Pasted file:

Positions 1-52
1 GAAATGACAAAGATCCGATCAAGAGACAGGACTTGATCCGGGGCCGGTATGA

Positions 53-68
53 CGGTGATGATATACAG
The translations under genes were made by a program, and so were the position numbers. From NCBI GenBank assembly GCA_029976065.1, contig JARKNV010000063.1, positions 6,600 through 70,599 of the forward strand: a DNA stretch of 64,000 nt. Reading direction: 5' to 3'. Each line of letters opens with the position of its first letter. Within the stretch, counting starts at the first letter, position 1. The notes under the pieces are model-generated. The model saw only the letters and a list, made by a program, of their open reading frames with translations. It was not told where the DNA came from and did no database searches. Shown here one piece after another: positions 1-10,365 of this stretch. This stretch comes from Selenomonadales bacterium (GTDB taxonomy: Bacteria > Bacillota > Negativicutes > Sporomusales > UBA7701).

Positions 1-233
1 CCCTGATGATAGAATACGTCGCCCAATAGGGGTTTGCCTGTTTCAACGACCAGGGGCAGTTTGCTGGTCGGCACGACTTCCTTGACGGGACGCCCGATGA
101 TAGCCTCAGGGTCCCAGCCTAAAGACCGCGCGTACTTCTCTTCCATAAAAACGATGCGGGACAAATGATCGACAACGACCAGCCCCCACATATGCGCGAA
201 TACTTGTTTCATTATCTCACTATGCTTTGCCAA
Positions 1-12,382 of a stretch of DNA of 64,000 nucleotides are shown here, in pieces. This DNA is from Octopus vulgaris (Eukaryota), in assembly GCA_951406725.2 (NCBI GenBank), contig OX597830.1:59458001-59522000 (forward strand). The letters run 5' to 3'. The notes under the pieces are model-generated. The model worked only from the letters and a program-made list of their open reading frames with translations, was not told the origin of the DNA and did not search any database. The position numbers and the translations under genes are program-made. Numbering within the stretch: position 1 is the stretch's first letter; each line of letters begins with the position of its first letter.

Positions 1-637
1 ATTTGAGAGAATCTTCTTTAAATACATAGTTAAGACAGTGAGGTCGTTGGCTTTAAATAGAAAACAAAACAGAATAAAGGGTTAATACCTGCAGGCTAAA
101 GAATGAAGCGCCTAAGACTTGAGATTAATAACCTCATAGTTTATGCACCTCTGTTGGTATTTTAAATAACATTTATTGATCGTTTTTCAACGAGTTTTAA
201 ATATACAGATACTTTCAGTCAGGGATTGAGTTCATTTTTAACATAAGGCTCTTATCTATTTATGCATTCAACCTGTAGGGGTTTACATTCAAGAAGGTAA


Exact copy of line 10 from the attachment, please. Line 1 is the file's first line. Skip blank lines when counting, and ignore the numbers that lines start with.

Positions 1-12,382 of a stretch of DNA of 64,000 nucleotides are shown here, in pieces. This DNA is from Octopus vulgaris (Eukaryota), in assembly GCA_951406725.2 (NCBI GenBank), contig OX597830.1:59458001-59522000 (forward strand). The letters run 5' to 3'. The notes under the pieces are model-generated. The model worked only from the letters and a program-made list of their open reading frames with translations, was not told the origin of the DNA and did not search any database. The position numbers and the translations under genes are program-made. Numbering within the stretch: position 1 is the stretch's first letter; each line of letters begins with the position of its first letter.